He walks away and another man comes over. MONEY MONEY. I GAVE IT ALL ALREADY!!! I shout back at him. He grabs at my scarf trying to un-tuck it….I loosen it for him before he chokes me with it. Okay. Sure you can have this scarf if you want. He reaches down my shirt to see if I am hiding money in my bra. Nope. Sorry to disappoint you. I tuck my passport in my underwear and put my green bunny in my pocket.
They are kicking everyone off the bus but not before a final search. I hide the wallet in the back of my pants; all three passports, credit cards and I squeeze through the door in the confusion avoiding the last search.
Everyone is laying face down on the side of the road. I join the pile. I don’t know who I am laying on top of but I feel them trembling under me. This armed robbery seemed comical until now. I don’t know what is next but I know what I fear. Please don’t rape me.
I stick my head up a little to keep an eye on them searching the passengers coming off the bus. Please don’t rape us. If there ever is a time to pray it would be now. A hand comes out of the human pile under me and gently pushes my head back down.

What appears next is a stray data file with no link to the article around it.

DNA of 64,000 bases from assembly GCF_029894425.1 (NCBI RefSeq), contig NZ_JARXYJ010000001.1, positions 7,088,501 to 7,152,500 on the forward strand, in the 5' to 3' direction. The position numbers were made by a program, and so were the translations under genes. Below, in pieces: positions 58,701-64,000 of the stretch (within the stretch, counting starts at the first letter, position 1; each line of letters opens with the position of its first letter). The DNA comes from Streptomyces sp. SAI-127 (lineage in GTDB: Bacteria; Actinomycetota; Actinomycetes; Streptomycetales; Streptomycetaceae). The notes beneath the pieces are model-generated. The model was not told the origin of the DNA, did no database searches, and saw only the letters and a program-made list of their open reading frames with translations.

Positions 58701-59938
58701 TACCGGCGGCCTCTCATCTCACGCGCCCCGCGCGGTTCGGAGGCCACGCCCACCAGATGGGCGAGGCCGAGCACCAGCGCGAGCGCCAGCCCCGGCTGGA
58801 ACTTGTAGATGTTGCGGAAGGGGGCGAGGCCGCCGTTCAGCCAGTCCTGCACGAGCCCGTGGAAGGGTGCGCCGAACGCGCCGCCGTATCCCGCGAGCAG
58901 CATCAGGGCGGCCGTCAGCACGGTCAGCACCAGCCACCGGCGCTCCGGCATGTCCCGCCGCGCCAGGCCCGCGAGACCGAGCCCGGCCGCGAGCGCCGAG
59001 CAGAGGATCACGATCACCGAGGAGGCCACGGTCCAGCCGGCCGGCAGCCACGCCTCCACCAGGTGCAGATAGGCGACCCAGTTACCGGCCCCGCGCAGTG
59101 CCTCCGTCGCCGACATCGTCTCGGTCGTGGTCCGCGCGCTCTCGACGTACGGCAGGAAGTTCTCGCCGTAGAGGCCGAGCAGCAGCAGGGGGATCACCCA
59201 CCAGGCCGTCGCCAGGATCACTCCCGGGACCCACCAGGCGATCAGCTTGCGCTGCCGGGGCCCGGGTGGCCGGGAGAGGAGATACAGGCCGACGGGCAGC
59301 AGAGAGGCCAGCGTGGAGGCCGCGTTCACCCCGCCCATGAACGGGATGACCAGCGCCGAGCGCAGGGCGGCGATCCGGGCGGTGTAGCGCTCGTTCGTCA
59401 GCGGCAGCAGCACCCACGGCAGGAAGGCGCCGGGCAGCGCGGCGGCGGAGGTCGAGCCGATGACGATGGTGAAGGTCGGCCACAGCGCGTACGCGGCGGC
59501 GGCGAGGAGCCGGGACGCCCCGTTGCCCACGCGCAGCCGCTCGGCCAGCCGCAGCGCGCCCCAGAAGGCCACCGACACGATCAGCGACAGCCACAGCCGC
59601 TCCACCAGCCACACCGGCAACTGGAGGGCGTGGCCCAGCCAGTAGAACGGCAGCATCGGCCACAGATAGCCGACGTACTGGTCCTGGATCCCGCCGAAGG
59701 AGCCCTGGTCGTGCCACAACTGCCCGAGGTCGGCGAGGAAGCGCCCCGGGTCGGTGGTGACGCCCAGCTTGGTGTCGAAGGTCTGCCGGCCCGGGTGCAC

The engine starts. They drive off with the bus.
A skinny woman in a shinny black jacket sits up. We are still alive; there is a God she says. We get up and start walking. The night is dark and there are no lights. I finally feel
the adrenaline surge and the slight handshake that comes with it. It didn’t last long, seconds at most. I am surprised. There are few quiet sobs around me. The woman in the shinny jacket takes my hand. Are you okay I ask. Yes. Do you have your documents? She asks me. I do. Do you? No, they took it. She starts to cry a little. What is your name? Peace. My name is Peace.